Oscar is being housed at FCI Forrest City Low

That translates to the Low Security section of the Federal Correctional Institute at Forrest City, Arkansas  You can see a map of it here General visitation information can be found here, and information on inmate money can be found here

I’m sure Oscar would be glad to correspond by e-mail with any of you reading this blog.

Below is an account of his Admission and Orientation.

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I did a training session for Admission and Orientation (A & O) on Thursday, June 24, 2010.  I never cease to be amazed at the way things are done around here.

For starters, it was cold in the room, all of course at great cost to the taxpayers.  Did we turn the thermostat up to save money?  Of course not!  This is the BOP.  The official in charge opened two doors to the outside, allowing cold air out and warm air in.  An HVAC expert friend of mine opines that this facility uses about twice the electricity that would be necessary if a reasonably sensible heating and cooling regime were followed.

Check the BOP website for the dress code for visitors.  You can’t wear sandals, for whatever reason.  Also, visitors have to fill out a form and get approval before they come.  You are not approved to visit just because I can call or email or write you.  According to the presenter people have made international trips only to be turned away because they haven’t been approved for visitation.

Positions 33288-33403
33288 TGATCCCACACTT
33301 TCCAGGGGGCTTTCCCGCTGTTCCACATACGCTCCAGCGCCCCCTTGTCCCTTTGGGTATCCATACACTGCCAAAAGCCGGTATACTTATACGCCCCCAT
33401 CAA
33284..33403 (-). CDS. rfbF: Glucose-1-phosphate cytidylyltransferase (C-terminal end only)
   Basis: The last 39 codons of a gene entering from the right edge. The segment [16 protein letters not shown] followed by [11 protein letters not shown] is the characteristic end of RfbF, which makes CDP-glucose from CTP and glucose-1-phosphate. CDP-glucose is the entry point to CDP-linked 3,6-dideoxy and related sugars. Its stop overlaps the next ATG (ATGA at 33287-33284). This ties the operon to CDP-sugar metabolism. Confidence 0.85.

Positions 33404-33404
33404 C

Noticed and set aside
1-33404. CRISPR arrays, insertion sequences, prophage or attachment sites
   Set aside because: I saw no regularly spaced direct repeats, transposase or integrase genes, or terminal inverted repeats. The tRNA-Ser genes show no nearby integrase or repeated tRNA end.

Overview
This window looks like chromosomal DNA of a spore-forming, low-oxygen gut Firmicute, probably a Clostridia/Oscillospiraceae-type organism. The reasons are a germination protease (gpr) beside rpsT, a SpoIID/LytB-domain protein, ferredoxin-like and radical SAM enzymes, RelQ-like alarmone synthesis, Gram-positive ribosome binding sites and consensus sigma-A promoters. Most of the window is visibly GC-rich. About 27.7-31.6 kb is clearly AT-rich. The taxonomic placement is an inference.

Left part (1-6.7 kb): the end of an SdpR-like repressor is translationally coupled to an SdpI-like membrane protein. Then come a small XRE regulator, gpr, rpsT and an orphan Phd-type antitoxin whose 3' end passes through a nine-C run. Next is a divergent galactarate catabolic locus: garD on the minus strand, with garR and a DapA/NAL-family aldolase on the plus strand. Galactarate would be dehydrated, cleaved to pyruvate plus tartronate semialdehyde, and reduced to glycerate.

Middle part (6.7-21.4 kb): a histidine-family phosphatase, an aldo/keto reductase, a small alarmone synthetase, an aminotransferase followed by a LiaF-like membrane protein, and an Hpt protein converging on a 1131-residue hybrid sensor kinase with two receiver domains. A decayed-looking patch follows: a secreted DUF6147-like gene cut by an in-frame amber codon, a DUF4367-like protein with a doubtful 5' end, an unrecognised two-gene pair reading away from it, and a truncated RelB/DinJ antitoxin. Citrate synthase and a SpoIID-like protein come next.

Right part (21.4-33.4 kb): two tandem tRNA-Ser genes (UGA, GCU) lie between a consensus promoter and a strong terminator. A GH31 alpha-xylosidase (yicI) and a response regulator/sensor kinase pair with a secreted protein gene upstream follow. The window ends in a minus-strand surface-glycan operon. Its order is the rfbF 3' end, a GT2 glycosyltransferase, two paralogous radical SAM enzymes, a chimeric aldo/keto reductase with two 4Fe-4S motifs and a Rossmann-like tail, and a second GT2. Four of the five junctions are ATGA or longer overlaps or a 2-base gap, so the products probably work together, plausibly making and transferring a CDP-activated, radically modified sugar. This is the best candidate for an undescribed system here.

You have to have pre-authorization to send me any package over a pound.  If you don’t have it the package will be returned.  I don’t know what other rules apply, check the website.  Hardbacks apparently have to come from the publisher.  Don’t take my word for anything, check www.bop.gov I can’t.  Even when I tell you something, trust but verify!

I cannot use the internet as such.  The email that I am sending this out over is monitored and highly restricted.  I cannot copy and paste anything within the email, nor can I italicize, underline, or bold anything.

It took a long time to get email.  I was required to sign a form that said that I voluntarily agreed to all their rules.  I signed the form but included a short note saying that I reserved objection based upon what I considered a failure to respect my due process rights, and my right of access to the courts.  After several days I was told that I had to sign another copy and leave that language off.  I protested verbally (with great restraint and respect) but signed the form without any commentary, in order to get email access.

I recently made a blog post asking that we get soap and paper towels for the bathrooms.  I complained that the bathroom in the cafeteria had a sign saying that employees should wash their hands with soap for 20 seconds, and that they should use a fingernail brush, when no soap, paper towels, or fingernail brushes are available.